Macedonia

Macedonia ( Macedonian: Македонија ) , officially the Republic of Macedonia ,  is a country in the Balkan peninsula in Southeast Europe. 

Skopje is the nation’s capital and largest city. Macedonia has a total area of 25,713 square kilometers (9,928  square miles) . Macedonia’s population is approximately 2,069,162 inhabitants as of 2014.

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A landlocked country, the Republic of Macedonia has borders with Kosovo to the northwest, Serbia to the north, Bulgaria to the east, Greece to the south, and Albania to the west. The country’s geography is defined primarily by mountains, valleys, and rivers. The capital and largest city, Skopje, is home to roughly a quarter of the nation’s inhabitants.

It is one of the successor states of the former Yugoslavia, from which it declared independence in 1991. It became a member of the United Nations in 1993, but, as a result of an ongoing dispute with Greece over the use of the name “Macedonia”, was admitted under the provisional description the former Yugoslav Republic of Macedonia (sometimes unofficially abbreviated as FYROM and FYR Macedonia), a term that is also used by international organizations such as the European Union, the Council of Europe and NATO.

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Macedonia is a landlocked country that is geographically clearly defined by a central valley formed by the Vardar river and framed along its borders by mountain ranges. The terrain is mostly rugged, located between the Šar Mountains and Osogovo, which frame the valley of the Vardar river. Three large lakes — Lake Ohrid, Lake Prespa and Dojran Lake — lie on the southern borders, bisected by the frontiers with Albania and Greece. Ohrid is considered to be one of the oldest lakes and biotopes in the world.

Macedonia is a member of the following international and regional organisations: IMF (since 1992), WHO (since 1993), EBRD (since 1993), Central European Initiative (since 1993), Council of Europe (since 1995), OSCE (since 1995), SECI (since 1996), WTO (since 2003), CEFTA (since 2006), La Francophonie (since 2001).

In 2005, the country was officially recognized as a European Union candidate state.

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Ranked as the fourth “best reformatory state” out of 178 countries ranked by the World Bank in 2009, Macedonia has undergone considerable economic reform since independence.  Government’s policies and efforts in regards to foreign direct investments have resulted with the establishment of local subsidiaries of several world leading manufacturing companies, especially from the automotive industry, such as: Johnson Controls Inc., Van Hool NV, Johnson Matthey plc, Lear Corp.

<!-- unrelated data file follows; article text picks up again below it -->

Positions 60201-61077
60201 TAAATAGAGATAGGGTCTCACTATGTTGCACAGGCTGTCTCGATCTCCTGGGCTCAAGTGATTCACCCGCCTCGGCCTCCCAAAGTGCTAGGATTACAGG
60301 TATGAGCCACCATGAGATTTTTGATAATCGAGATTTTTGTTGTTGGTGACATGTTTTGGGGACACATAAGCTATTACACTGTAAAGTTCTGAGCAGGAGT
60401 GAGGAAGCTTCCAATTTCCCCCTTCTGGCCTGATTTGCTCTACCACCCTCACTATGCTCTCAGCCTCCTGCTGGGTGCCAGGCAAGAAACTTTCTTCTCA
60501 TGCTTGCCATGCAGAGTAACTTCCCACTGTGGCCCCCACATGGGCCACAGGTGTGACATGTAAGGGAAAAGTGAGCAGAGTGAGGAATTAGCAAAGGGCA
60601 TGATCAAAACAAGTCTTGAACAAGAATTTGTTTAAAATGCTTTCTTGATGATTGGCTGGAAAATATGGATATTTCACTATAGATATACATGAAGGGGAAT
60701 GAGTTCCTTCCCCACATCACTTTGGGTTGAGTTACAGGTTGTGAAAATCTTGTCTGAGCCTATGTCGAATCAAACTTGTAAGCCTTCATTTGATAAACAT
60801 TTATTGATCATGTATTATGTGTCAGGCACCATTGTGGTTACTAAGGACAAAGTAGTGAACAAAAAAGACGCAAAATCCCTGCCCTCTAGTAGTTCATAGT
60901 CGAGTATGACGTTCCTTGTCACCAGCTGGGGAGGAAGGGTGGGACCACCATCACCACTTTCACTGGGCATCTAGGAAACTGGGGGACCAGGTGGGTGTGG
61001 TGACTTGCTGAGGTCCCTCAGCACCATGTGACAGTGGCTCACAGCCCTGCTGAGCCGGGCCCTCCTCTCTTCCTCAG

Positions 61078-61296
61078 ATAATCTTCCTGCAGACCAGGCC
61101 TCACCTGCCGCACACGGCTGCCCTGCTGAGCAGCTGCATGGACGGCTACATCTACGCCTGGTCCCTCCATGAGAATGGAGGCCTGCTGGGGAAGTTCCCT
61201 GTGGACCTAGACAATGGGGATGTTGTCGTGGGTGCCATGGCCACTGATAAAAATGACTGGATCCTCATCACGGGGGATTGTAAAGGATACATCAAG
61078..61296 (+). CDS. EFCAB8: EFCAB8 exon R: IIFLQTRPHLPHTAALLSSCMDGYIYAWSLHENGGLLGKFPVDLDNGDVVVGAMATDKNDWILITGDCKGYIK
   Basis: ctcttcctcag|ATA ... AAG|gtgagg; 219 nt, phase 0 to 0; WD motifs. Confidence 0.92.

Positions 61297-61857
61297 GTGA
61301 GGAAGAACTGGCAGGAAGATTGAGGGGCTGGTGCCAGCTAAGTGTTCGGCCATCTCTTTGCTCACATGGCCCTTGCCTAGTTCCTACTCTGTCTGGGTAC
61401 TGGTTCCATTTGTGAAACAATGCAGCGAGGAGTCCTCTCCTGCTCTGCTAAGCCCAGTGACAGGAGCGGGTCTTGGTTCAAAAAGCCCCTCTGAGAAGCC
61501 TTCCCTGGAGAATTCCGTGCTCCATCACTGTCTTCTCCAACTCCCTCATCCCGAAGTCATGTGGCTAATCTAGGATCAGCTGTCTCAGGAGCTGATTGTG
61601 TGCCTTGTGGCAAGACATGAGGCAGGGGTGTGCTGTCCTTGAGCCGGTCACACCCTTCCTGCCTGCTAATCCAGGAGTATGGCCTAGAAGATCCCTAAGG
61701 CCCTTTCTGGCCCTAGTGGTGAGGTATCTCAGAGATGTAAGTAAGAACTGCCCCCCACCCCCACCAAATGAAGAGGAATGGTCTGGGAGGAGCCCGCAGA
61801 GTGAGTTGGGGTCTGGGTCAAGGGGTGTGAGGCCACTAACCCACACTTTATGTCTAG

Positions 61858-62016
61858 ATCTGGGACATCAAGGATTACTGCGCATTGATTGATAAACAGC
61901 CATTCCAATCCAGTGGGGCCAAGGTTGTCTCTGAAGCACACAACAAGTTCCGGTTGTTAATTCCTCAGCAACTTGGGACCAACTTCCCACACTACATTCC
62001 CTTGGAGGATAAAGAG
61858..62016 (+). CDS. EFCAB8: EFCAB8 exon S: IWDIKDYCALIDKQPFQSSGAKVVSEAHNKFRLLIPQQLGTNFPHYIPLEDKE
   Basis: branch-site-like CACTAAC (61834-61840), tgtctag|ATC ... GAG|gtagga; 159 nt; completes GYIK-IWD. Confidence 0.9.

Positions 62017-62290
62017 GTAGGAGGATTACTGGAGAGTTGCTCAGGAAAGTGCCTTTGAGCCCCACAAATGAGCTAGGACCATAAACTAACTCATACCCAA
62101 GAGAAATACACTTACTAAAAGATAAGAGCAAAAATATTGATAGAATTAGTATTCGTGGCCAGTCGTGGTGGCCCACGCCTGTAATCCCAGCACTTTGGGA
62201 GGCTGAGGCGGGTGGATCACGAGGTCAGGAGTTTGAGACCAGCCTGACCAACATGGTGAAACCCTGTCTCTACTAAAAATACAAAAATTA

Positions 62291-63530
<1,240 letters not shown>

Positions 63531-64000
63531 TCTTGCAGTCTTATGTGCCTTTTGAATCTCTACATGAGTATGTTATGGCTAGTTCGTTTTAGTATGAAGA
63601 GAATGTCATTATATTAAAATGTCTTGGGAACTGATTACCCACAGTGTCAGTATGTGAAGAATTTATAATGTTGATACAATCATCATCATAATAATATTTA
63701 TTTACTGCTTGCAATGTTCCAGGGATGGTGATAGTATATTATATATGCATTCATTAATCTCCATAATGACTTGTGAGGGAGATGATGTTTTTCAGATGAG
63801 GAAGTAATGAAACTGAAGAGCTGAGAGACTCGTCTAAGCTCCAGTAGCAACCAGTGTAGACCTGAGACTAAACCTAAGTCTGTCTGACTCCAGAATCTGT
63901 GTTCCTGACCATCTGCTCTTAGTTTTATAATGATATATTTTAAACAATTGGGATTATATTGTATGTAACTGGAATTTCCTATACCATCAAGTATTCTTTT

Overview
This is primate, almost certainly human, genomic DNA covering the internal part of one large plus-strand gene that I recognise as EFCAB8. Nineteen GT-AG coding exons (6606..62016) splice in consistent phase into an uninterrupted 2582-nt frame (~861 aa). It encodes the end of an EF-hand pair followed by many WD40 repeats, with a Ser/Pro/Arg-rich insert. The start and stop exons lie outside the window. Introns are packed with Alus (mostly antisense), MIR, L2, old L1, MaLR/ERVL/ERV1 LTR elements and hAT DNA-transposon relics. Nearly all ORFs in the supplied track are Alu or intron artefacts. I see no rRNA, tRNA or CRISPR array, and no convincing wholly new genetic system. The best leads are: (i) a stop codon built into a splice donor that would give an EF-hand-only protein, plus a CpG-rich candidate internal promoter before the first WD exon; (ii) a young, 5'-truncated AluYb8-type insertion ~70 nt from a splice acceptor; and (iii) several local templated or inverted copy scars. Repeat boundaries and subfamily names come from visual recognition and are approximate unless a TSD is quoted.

Tourism is an important part of the economy of the Republic of Macedonia. The country’s abundance of natural and cultural attractions make it an attractive destination of visitors. It receives about 700,000 tourists annually.

According to the last census data, the largest ethnic group in the country are the Macedonians. The second largest group are the Albanians who dominated much of the northwestern part of the country.

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Eastern Orthodoxy is the majority faith of the Republic of Macedonia, making up 65% of the population, the vast majority of whom belong to the Macedonian Orthodox Church. Various other Christian denominations account for 0.4% of the population. Muslims constitute 33.3% of the population. The official and most widely spoken language is Macedonian, which belongs to the Eastern branch of the South Slavic language group. In municipalities where ethnic groups are represented with over 20% of the total population, the language of that ethnic group is co-official.

Macedonia has a rich cultural heritage in art, architecture, poetry, and music. It has many ancient, protected religious sites. Poetry, cinema, and music festivals are held annually. The highest grossing feature film in the Republic of Macedonia was Bal-Can-Can, having been seen by over 500,000 people in its first year alone.

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Macedonia is a member of the UN and of the Council of Europe. Since 2005 it has also been a candidate for joining the European Union and has applied for NATO membership. Although one of the poorest countries in Europe, Macedonia has made significant progress in developing an open, market based economy.

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